SINGAPORE — As Serena Williams enters the twilight of her glorious tennis career, the world may never see another women’s player like her again, says tennis great Monica Seles.
As the 34-year-old American star eases towards retirement, former Yugoslav world number one Seles said it is hard to imagine any player being able to dominate the sport for as long as Williams has.
I met Serena when she was nine or 10 years old,” Seles, an ambassador for next month’s WTA (Women’s Tennis Association) Finals, said in a phone interview yesterday. “I remember when I played Serena in her first professional tournament in Chicago; I was world No 1 at the time.
“I just remember counting down my days that evening (after the match), and thinking to myself that my days are numbered because I had just played the future world No 1.”
The 42-year-old International Tennis Hall of Famer, who became a naturalised American citizen in 1994, added: “Once Serena retires from the sport, it would leave a void. I’m not sure if we’re gong to see that dominance for a long time.
“It is amazing that Serena is able to do it (in the face of competition from the likes of Martina) Hingis, (Victoria) Azarenka, and her sister Venus. She did it over multiple generations.”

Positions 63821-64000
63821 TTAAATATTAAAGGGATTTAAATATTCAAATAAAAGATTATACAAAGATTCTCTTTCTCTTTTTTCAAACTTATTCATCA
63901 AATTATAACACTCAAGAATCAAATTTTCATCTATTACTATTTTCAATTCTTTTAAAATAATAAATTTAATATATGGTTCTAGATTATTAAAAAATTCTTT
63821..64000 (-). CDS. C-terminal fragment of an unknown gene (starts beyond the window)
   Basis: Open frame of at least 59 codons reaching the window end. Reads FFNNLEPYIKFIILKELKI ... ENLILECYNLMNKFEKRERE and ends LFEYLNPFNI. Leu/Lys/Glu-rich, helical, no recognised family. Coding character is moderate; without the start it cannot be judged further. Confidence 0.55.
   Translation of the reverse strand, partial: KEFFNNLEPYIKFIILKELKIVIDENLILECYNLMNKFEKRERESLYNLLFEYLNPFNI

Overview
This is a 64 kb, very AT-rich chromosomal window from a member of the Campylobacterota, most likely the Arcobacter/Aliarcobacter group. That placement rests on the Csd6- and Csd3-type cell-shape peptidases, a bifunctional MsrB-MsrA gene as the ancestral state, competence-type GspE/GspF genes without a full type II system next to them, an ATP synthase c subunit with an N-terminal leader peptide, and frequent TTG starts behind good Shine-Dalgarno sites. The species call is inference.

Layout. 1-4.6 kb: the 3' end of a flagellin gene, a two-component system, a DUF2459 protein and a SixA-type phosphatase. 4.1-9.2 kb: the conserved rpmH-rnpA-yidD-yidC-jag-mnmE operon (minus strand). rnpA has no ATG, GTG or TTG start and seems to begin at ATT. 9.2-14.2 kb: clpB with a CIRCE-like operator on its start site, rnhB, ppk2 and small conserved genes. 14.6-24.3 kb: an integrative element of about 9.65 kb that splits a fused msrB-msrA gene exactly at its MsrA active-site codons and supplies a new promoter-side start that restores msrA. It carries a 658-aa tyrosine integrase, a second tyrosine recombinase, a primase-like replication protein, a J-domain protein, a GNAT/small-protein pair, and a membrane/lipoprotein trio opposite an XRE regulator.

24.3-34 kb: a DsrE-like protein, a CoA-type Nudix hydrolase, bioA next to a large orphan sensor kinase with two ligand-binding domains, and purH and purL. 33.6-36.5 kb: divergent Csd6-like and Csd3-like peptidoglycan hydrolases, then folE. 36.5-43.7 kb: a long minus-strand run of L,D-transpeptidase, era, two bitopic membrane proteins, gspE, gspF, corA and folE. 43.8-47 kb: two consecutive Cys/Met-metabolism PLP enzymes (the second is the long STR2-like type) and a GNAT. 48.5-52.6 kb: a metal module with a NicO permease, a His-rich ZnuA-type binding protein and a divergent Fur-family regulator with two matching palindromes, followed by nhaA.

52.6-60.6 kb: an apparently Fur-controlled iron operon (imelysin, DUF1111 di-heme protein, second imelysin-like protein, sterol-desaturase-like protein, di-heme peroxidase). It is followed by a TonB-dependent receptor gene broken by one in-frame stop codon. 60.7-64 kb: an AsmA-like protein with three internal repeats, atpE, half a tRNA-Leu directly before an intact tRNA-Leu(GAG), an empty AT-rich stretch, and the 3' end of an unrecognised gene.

But while Seles hailed Williams as indomitable, she is keeping a close watch on Germany’s Angelique Kerber, who usurped Williams as No 1 last week after winning her first US Open title, and second Grand Slam trophy, in her breakthrough season.
Calling Kerber the best left-handed player since her own time as a player, southpaw Seles said the rise of other players such as Garbine Muguruza and Karolina Pliskova is also good for the women’s game.
“This year just really shows the depth of women’s tennis,” said Seles, a nine-time Grand Slam winner. “Kerber is exciting to see. She is a fellow left-hander, and I think after I was the No 1 left-hander, she is the next one, so we have waited many years for that.
“I always enjoy playing as a leftie, because you have a little bit more craft to your game. And we can see that with (Kerber) on her serve, and on the forehand and how she is tactical on some of the points.
Seles also believes that Kerber, at 28, has age on her side in her quest to stay on top. “It is terrific she has reached all these milestones in her career late on. I think she is more prepared for it mentally, and much more mature than when you reach it at maybe 17 or 18,” said Seles, who was the youngest French Open winner in 1990 at age 16. “So I think she will handle this very well.”
At the season-ending WTA Finals in Singapore, Seles is looking forward to watching Kerber and Williams go head to head.
However, she said Williams will have to listen to her body — the US star missed out on last year’s tournament to rest and recuperate.
“In Singapore, I’m sure Serena would want to prove (something to) everybody out there. She wants to win it and cap off the year,” she said.
“As a former player, I tell you, how you finish the last tournament of the year, it sets the tone for how you view your (past) season, and going into the new season.”